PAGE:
Event Recap: Chat & Chowder with Steven A. Cook | The End of Ambition

    Lawrence Brown is a student at Northeastern University who works with the Huntington News. Brown is also a writer at 7 News WHDH-TV.

    On June 11, 2024, WorldBoston hosted a Chat & Chowder program featuring Steven A. Cook, author of the book The End of Ambition: America’s Past, Present, and Future in the Middle East. Cook is the Eni Enrico Mattei senior fellow for Middle East and Africa studies and Director of the International Affairs Fellowship for Tenured International Relations Scholars at the Council on Foreign Relations. He is also a widely published columnist and commentator.

    The subject of The End of Ambition could be much anticipated by many as the war between Israel and Hamas. However, to my surprise, the Israel - Hamas War was not the main subject of his talk, but rather how the U.S. has been involved in the Middle East, where U.S. foreign policy in regards to the region stands now, and where it is heading. Cook began his talk with three simple, yet complex questions: “Where have we been? Where have we gone? And where should we be going?” 

    The argument was made that rather than thinking about the relationship between the U.S. and Middle East as filled with tension, there have actually been significant amounts of time when the U.S. has achieved its strategic goals in the region. Many people view U.S. involvement in the region as a failure, but this was not always the case, although the U.S. has always faced setbacks. Cook used the Arab - Israeli War in 1973 as an example of a setback the U.S. faced. It was a time when the Nixon administration had realized that there could be major consequences as a result of Arab frustration over Israel’s choice to not withdraw from territories it had occupied in 1967.

    Cook went on to explain that the U.S. post-9/11 devoted resources to changing society in the Middle East with the idea that by enforcing reform you would gain peace in the region. This was a reversal of earlier U.S. policy that said that it was through peace that you gained reform. Cook used the example of Operation Iraqi Freedom, saying that it was sold on the idea that former Iraqi President Saddam Hussein was a threat to global peace, and that by removing him you would bring democracy to the region.

    Cook then asked if anyone in the audience lived in Vermont. While one gentleman said he grew up in Vermont, no one from the audience lived in Vermont. Cook went on to describe how U.S. Senator Bernie Sanders of Vermont, then in the House of Representatives, voted for the Iraq Liberation Act of 1998 which Cook argues was the precursor to the invasion of Iraq five years later. This example was used to point out that people across the political spectrum have supported U.S. foreign policy that was intended to change the Middle East.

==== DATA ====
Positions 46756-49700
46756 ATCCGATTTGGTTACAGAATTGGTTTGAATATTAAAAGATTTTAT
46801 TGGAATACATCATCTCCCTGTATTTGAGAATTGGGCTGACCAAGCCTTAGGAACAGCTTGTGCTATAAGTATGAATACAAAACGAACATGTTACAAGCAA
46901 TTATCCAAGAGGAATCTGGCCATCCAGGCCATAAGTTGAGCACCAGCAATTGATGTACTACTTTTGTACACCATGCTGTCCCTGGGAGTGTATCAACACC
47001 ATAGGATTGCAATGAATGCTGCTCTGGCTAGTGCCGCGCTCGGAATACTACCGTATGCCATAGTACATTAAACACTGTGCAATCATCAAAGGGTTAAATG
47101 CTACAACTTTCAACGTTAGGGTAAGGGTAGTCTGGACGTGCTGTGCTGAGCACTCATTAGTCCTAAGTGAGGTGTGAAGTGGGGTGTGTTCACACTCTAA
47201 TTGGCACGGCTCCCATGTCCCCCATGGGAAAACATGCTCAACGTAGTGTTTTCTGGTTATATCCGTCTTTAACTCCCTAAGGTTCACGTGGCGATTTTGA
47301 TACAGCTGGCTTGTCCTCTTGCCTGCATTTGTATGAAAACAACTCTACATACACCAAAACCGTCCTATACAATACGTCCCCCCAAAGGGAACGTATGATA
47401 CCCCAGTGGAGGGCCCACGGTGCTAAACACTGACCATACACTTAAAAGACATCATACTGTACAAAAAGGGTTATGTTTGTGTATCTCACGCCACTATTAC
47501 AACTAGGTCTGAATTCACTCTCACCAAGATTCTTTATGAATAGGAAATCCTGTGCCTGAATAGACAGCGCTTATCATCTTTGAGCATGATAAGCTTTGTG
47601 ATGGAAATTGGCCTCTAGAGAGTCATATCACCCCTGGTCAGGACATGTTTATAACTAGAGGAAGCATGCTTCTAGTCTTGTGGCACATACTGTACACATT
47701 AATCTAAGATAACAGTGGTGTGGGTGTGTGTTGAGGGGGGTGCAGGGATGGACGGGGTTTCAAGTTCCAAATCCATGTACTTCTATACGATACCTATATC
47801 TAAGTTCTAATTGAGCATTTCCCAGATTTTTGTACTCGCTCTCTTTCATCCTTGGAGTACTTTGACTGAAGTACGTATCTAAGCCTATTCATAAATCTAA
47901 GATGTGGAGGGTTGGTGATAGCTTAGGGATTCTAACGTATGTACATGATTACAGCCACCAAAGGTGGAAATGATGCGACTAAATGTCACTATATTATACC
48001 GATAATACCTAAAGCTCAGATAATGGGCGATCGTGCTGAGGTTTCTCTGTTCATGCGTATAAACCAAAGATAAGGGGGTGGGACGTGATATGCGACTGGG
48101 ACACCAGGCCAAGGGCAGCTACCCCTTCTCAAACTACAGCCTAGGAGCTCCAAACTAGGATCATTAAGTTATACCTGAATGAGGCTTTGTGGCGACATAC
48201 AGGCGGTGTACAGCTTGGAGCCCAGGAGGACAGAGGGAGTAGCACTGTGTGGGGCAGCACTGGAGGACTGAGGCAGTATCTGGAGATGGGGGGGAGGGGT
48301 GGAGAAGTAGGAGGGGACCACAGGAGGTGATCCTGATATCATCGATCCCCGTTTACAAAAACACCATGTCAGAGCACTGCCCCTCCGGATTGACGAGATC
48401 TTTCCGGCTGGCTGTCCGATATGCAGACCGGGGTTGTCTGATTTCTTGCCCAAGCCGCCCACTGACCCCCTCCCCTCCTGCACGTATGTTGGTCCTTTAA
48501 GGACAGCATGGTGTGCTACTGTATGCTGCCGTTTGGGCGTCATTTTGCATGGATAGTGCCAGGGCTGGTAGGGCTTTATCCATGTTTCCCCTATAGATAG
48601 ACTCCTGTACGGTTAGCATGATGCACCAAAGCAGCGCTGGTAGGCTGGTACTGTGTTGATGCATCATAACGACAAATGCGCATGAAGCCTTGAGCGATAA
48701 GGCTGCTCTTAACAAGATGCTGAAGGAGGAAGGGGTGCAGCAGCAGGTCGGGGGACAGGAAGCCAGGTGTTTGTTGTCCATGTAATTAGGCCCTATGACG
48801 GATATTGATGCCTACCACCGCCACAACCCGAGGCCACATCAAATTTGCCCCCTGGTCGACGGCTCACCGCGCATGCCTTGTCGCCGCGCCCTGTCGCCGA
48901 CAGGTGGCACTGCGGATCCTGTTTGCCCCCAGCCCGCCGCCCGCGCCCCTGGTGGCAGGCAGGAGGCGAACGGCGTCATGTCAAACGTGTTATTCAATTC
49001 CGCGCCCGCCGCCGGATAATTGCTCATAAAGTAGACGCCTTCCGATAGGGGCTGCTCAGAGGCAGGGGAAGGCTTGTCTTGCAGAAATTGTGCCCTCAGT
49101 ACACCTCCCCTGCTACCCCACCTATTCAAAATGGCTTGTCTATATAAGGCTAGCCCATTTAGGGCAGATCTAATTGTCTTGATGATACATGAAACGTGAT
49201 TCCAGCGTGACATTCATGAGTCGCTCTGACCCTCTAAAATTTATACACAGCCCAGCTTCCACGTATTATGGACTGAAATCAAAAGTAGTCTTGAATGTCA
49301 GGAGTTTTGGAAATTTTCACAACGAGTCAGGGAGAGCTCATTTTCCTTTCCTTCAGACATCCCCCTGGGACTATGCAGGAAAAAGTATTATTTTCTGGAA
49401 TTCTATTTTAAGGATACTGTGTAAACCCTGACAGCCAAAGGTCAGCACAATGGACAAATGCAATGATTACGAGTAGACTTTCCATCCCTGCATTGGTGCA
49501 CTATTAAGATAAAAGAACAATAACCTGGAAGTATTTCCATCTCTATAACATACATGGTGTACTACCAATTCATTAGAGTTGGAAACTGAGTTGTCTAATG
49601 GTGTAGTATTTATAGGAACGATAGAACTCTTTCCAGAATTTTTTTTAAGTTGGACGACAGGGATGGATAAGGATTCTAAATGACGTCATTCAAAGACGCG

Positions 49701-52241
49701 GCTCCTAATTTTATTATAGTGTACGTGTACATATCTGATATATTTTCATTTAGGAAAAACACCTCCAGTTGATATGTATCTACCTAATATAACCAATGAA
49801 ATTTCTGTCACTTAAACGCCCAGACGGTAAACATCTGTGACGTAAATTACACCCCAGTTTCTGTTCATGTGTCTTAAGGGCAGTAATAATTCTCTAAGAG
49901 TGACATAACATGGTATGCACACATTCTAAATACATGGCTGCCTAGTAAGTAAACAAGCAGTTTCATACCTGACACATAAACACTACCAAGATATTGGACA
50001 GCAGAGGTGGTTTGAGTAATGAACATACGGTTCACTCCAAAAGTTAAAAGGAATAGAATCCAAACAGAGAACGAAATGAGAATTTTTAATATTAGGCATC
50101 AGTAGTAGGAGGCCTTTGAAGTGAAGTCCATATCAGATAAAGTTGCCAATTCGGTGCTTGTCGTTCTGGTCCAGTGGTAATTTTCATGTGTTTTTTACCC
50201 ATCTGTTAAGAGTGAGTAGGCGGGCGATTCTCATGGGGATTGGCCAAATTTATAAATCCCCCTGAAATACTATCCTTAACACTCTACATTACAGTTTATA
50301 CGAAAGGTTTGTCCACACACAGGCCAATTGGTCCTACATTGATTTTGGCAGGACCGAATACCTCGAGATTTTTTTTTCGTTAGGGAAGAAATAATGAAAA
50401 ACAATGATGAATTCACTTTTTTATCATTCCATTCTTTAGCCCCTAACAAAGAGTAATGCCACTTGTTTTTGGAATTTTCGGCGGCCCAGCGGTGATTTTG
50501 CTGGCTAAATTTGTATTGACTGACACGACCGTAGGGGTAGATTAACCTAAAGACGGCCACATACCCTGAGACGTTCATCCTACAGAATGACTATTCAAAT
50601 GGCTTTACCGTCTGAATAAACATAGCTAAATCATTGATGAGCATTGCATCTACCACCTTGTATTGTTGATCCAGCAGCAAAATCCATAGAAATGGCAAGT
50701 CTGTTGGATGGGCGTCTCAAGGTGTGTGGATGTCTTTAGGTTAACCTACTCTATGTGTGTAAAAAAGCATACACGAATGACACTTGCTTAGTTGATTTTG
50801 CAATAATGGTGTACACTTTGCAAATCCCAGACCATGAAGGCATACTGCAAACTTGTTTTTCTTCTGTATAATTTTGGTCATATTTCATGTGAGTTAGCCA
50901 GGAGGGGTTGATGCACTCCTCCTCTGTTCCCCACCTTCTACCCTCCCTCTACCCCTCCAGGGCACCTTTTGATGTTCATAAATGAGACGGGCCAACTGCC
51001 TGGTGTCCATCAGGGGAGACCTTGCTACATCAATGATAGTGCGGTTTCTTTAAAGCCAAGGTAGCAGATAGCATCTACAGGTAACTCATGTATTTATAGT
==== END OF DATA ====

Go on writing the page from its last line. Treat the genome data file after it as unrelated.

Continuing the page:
In his talk, Cook defined what he calls “prudential conservatism.” He criticized the spending strategy in the U.S. saying that it was delusion filled ambition that propelled American foreign policy for years and actually sapped our power in the region. He says that the U.S. government spent on things that weren’t important. His idea of “prudential conservatism” is that there should be a clear way to assess how we should use our resources in the world. Cook then went on to describe the six main points of his book.

    The first point, he argues, is what he calls the prime directive. The prime directive, Cook states, is continuing to prevent disruptions to the free flow of oil resources. Cook then cracked a joke, defending his own actions to protect the environment, but argued that we are not going to decarbonize our societies anytime soon. 

    The second idea, Cook argues, is what he calls legacy interest. He argues it is still in the interest of the U.S. to help prevent threats to Israeli security. However, he says the relationship between the U.S. and Israel continues to change. 

    The third idea he puts forth is counterterrorism. He argues that although the September 11th terror attacks were almost 23 years ago, we continue to be concerned about counterterrorist attacks to this day. 

    The fourth idea, he says, is to accept the world as it is and acknowledge that Iran is a nuclear capable state.

    The fifth idea, Cook argues, is climate. He asks the audience, “When people don’t have water because it’s so hot, what is it that they do to adapt to that situation?” “They move,” said an audience member. He adds that those who move from the Middle East often go to Europe and that a core global interest for the U.S. is the stability, prosperity, and unity of Europe. 

    The last idea, he argues, is great power competition. Cook uses the example of the Chinese as a competitor of the U.S., and then stated that the Chinese actually share U.S. interests. He argues that our partners in the region don’t like it when we say we’re going to do something and we don’t, citing examples of when the U.S. did not come to the aid of partners in the region.

    Cook says that while we will be more successful if the U.S. follows through with these ideas, it is hard for Americans to hear these strategies. 

    The talk ended with Cook’s overall argument that we should accept the world as it is rather than pushing for an idealistic American plan which may not end up solving conflict.

    The talk left the audience with a few questions. And while this topic is of great importance and debate today, the audience and Cook were able to talk out and debate these complex and divisive issues with respect for one another.

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